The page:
By Tisaranee Gunasekara –
“History, despite its wrenching pain,
Cannot be unlived, but if faced
With courage, need not be lived again”.
Maya Angelou (On the Pulse of Morning: An Inaugural Poem)
Gotabaya Rajapaksa’s maiden speech as the SLPP’s Presidential candidate was a masterpiece in banality. It didn’t contain a single memorable sentence or one inspiring idea. That absence was no accident. The speech aimed not to fire the imagination of its auditors, but to quieten their unease, to reassure them, to lull them into a sense of complacency. Its purpose was to create a word-image of a new Gotabaya who is the antitheses of the familiar Gotabaya. This Gotabaya-in-the-making is a harmless but effective technocrat, not the terminator of men, but the terminator of corruption, as his brother Basil phrased it.
In her Nobel Lecture, Toni Morrison reflects on how language “is handled, put into service, and even withheld…for nefarious purposes.” Gotabaya Rajapaksa’s speech, and the campaign it foreshadows, would have us disremember that this man, when told that Gen. Fonseka had implicated him in the White Flag incident, spluttered, “He can’t do that. He was the commander. That’s a treason. We will hang him if he do that… He is a liar, liar, liar…” (BBC Hard Talk – June 2010).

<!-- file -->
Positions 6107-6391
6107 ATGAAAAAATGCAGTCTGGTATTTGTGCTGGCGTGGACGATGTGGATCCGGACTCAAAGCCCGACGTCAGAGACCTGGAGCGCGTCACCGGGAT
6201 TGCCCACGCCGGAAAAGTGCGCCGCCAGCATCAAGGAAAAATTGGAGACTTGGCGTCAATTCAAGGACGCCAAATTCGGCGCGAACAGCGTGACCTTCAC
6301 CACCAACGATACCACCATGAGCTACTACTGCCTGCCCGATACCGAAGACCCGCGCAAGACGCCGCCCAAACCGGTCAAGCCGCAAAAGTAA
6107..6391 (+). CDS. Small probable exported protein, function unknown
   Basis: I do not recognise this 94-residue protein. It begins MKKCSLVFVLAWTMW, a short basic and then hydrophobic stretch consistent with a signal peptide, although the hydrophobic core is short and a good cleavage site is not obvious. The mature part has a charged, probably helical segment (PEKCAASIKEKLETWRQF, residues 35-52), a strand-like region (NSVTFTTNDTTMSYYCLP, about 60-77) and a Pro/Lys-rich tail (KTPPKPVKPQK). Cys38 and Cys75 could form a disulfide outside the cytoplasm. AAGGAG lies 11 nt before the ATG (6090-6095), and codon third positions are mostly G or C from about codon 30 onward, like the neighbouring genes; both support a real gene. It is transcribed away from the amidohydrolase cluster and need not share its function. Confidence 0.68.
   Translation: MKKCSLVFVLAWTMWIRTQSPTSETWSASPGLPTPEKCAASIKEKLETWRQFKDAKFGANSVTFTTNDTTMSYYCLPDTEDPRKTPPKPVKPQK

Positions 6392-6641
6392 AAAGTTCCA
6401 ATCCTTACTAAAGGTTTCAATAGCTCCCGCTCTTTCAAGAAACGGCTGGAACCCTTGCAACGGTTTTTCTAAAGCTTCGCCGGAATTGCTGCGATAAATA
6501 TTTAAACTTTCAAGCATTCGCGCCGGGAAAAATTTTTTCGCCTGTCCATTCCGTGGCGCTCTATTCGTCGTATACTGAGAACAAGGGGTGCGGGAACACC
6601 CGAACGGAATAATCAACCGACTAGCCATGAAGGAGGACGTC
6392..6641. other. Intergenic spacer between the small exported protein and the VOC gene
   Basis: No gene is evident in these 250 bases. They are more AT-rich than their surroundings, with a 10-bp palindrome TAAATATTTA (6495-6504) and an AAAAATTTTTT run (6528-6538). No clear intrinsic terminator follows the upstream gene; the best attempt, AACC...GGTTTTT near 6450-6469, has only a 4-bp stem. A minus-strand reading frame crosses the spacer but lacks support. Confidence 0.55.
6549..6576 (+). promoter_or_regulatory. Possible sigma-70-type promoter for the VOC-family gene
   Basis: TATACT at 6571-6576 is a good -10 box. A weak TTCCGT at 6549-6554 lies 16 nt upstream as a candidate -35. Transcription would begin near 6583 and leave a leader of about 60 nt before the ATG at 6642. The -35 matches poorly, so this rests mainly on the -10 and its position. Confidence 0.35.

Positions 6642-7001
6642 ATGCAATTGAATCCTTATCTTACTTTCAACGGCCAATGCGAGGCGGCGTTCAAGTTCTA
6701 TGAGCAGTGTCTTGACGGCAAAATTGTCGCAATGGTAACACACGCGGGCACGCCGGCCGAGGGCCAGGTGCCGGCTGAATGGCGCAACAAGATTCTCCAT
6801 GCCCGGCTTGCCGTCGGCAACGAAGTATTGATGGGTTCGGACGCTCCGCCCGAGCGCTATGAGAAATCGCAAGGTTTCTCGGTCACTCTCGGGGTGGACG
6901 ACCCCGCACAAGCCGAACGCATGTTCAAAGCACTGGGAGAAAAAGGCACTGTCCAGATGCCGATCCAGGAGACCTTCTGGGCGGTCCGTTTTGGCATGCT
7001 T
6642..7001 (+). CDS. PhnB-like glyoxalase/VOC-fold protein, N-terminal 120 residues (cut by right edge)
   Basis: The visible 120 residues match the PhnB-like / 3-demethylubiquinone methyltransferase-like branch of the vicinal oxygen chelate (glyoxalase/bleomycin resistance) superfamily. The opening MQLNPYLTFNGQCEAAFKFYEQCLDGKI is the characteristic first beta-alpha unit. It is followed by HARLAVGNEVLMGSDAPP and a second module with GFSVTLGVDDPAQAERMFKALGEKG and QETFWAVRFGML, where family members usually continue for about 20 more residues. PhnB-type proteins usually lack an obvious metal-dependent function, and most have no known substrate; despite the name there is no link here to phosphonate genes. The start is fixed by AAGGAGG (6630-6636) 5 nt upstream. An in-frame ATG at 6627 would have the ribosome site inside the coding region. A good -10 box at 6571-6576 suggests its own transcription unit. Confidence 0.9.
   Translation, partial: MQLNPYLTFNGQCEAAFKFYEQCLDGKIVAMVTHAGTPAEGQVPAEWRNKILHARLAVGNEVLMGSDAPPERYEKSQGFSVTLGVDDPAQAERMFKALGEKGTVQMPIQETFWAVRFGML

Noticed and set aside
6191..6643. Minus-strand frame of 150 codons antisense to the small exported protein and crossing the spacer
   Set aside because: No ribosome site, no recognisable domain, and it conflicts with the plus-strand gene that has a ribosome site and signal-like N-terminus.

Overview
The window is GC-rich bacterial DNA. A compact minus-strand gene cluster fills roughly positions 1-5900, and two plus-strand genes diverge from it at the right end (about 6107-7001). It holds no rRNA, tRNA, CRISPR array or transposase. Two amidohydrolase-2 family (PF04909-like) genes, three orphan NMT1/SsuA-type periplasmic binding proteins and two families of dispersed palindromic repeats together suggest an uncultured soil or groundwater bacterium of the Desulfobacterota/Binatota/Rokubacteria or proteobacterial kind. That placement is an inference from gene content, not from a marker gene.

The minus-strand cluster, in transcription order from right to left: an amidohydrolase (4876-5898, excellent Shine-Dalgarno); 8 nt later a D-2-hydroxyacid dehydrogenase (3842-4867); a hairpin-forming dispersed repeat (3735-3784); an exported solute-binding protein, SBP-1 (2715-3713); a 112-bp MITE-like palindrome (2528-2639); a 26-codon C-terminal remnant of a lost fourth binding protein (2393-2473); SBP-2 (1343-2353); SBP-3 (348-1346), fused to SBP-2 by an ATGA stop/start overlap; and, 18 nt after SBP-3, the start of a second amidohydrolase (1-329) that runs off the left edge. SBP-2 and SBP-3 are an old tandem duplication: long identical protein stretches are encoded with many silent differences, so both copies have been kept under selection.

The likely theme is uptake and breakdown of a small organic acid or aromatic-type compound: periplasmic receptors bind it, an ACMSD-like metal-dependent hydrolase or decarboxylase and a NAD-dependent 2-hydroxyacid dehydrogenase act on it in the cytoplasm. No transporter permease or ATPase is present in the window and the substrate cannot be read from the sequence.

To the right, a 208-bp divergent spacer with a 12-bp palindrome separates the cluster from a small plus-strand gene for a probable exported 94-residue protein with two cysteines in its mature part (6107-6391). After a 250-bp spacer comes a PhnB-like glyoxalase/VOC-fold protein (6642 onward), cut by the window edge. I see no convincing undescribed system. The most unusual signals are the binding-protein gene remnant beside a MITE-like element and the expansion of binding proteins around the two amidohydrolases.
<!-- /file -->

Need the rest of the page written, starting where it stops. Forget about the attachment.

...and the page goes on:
Not that man, who dreams of dispensing death, like Lewis Carroll’s Queen of Hearts, Gotabaya Rajapaksa’s speech cajoles us to believe. That man never was. We imagined him. Just listen to this speech choking with unexceptionable platitudes that any politician anywhere would use: people-centric development, developing human resources, more jobs, more infrastructure, e government, middle class housing, war heroes, patriotism, national sovereignty… This is the reality of Gotabaya, not a terrifying killer, but a boring pedant, who deals not in violence but in safe commonplaces.
What was sui generis about the speech were not the words used, but the words carefully left out – omissions not of forgetfulness but of memory, since the candidate was reading off a teleprompter. The speech made no mention of democracy, basic rights and freedoms, justice or rule of law. It condemned extremist terrorism but not extremism. All these absences clearly indicate what his presidency would be about – the rule of one man and his coterie, according not to laws or due processes but their wants, needs, whims and fancies.